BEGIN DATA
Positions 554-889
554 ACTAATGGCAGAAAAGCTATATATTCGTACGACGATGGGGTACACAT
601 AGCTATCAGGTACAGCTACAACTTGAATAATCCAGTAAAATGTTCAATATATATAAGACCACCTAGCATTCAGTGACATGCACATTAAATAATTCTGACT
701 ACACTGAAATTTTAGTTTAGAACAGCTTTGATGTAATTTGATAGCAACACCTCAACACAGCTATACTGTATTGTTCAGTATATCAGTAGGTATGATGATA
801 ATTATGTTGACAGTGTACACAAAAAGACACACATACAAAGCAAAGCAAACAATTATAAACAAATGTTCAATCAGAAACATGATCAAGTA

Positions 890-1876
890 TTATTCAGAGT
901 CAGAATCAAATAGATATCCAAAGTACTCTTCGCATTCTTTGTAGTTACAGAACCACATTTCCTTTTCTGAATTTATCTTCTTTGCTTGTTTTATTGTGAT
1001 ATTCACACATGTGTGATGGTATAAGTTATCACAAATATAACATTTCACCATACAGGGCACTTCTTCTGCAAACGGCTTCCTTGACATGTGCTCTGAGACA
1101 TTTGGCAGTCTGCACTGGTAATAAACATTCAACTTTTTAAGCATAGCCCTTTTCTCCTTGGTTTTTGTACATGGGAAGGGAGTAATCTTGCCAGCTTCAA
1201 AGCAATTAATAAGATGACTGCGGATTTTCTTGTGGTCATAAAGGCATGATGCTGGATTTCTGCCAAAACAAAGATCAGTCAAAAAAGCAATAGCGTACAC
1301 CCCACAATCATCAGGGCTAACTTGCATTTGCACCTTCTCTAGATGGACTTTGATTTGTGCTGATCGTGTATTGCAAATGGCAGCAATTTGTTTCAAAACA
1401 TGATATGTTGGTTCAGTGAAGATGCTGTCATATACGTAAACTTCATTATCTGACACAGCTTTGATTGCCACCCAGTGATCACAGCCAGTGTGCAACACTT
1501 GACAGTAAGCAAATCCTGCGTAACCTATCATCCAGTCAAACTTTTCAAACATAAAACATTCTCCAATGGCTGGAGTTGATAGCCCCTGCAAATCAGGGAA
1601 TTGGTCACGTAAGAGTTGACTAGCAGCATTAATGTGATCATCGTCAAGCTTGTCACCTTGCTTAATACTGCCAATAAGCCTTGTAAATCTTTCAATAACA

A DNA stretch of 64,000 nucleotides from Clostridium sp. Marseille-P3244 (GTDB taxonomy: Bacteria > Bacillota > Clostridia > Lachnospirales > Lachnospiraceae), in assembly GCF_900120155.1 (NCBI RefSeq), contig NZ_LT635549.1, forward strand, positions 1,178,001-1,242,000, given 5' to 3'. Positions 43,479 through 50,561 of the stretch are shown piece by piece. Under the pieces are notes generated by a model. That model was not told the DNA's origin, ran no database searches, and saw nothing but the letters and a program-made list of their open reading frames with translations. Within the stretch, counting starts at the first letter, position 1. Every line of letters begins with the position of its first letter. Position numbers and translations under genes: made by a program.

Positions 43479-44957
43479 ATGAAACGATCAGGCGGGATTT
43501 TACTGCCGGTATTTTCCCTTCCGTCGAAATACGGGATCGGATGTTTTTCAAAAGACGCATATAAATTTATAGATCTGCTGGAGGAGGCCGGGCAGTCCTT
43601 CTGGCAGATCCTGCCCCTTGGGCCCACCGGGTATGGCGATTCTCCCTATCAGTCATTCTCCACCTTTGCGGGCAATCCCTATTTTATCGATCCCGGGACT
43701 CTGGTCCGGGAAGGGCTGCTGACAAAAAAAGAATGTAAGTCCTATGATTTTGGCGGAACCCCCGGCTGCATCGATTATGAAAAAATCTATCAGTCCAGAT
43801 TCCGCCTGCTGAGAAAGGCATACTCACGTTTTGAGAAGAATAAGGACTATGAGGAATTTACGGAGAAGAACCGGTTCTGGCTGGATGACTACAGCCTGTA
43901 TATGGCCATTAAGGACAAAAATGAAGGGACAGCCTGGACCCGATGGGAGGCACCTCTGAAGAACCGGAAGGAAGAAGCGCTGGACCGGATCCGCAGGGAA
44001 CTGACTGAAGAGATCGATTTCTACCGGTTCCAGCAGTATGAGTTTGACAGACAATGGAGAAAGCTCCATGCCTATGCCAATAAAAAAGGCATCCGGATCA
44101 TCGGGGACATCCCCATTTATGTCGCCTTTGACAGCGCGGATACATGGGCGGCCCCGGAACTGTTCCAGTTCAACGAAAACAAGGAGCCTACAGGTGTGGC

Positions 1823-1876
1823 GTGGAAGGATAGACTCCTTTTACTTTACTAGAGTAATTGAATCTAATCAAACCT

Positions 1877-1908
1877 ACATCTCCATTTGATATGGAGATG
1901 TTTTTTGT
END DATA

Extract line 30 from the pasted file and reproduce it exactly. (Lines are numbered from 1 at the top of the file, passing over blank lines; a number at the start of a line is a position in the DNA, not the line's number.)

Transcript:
1901 TTTTTTGT